The Telegraph
Since 1st March, 1999
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Treading gently on the religious sentiments of a community is certainly laudable, but a wrong-headed approach to the entire question is potentially dangerous. After much deliberation, the West Bengal government, supported by the civil aviation ministry has decided not to relocate the mosque that is situated too close for comfort to the runway in Calcutta’s Netaji Subhas International Airport. Apparently, the fact that the airport authorities are citing issues of both safety and security in their pleas to have the mosque relocated is less important than ruffling tempers among the minority community. It is true that certain religious heads of the community have declared flatly that there is no provision in their code for relocating a mosque. But surely that is not the point in this case. Any building of a certain height within a certain radius of the airport is illegal, it compromises too many lives. This is as true of an occasional mosque or temple as it is of multi-storeyed buildings. The principle here is so self-evident that taking recourse to argumentation and debate is in itself absurd. The mosque in the area is also hindering expansion work. More runways need to be constructed if Calcutta is to accommodate all the international airlines it is inviting. Besides, the proximity of the building to the runway increases the chances of unauthorized persons gaining access to security zones, a thought that should be enough to give the state government shaky knees.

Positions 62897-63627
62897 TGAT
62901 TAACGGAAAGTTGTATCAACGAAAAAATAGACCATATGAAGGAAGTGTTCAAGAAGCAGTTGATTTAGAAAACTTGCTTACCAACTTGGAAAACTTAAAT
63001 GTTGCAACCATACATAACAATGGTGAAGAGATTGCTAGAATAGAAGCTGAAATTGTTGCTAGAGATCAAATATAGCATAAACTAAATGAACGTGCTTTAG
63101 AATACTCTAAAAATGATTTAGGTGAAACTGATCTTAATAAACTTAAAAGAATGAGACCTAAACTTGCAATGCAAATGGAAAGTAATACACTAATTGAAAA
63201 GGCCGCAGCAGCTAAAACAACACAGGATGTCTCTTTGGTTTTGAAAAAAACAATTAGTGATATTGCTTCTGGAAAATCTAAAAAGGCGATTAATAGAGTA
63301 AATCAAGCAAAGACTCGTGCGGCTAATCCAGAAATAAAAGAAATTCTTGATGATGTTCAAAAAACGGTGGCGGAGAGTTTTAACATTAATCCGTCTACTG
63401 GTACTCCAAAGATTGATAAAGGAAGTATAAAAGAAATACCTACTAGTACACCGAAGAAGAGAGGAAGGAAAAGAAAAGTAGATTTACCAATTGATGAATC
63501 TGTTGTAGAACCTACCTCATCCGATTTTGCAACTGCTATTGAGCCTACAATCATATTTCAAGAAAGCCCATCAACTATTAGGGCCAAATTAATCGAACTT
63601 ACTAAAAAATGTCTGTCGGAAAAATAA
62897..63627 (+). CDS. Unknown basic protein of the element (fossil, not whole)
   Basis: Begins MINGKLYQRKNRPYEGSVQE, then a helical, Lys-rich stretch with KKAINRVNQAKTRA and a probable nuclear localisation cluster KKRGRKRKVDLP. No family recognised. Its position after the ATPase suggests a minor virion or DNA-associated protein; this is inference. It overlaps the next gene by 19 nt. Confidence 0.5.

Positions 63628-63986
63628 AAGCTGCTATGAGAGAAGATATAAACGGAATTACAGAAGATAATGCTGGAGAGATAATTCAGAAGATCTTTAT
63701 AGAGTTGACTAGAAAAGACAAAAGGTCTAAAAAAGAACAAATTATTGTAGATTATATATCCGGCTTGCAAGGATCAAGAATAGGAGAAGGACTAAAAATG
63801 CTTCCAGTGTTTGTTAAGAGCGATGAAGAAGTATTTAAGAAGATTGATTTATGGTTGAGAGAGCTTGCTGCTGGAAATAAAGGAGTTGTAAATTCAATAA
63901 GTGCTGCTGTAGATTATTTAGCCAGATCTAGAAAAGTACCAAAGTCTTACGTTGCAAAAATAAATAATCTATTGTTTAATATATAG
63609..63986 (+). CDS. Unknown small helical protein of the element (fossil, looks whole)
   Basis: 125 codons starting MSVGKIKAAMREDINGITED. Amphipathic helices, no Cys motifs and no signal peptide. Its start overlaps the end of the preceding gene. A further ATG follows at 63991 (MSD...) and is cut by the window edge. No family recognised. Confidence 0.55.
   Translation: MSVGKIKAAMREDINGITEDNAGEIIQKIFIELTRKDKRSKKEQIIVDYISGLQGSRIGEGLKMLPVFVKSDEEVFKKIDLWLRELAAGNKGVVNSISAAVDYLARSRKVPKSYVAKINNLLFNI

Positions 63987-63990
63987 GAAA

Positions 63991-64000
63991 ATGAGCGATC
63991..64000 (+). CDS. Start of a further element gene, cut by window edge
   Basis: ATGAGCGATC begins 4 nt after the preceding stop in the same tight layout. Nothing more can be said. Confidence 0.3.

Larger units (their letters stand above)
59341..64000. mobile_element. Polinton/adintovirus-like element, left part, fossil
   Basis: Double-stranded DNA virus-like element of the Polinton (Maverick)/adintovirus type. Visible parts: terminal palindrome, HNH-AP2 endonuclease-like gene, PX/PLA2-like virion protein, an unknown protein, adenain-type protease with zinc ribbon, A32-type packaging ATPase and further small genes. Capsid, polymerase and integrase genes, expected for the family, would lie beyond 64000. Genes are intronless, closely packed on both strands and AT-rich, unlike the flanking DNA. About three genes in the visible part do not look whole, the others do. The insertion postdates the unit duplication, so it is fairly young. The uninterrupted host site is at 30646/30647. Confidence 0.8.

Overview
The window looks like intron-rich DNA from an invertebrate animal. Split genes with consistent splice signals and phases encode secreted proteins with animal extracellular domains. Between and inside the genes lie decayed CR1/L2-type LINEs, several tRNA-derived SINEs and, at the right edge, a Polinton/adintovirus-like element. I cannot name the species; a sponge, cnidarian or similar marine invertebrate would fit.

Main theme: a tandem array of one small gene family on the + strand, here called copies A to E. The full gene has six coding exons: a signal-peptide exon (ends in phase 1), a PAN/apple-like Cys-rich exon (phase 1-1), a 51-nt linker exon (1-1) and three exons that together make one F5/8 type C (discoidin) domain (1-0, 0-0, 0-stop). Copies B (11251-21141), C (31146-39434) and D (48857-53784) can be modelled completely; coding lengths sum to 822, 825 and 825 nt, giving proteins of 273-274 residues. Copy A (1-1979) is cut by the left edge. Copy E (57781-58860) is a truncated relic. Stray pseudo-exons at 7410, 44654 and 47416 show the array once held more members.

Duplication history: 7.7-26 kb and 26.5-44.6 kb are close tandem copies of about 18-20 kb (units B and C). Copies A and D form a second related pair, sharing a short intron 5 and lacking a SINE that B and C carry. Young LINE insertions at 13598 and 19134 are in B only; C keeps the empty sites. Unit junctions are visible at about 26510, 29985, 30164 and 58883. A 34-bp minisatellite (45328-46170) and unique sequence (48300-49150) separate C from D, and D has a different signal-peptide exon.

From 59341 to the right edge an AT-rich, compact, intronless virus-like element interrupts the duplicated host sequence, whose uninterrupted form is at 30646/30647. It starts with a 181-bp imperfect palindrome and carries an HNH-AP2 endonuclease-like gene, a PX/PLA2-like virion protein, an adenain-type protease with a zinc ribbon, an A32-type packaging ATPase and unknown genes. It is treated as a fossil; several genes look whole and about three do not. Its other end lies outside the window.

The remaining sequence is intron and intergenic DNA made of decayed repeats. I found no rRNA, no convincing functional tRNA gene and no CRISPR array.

Instead, the government seems to be uncertain about the knees only at the prospect of losing votes from the minority community. There really can be no other explanation. The secular republic that was once envisaged has nothing to do with this kind of false show of tolerance or secularism. A truly secular approach would not lack the confidence to relocate a mosque or a temple if it compromised the safety of an airport. This attitude is peculiarly regressive; it privileges religion in the name of non-intervention or equal dispensation at the cost of development, education, awareness, even safety. If the state retains its neutrality in the sphere of religion and makes administration and planning its priorities, it would not need to behave in this irrational manner every time an issue concerning the minority communities is raised. The government’s inconsistency encourages violations in every sphere; the growth of tall buildings close to the airport continues unchecked. The issue is of safety and security, and of law. The decision not to relocate the mosque cannot be condoned under any circumstances.

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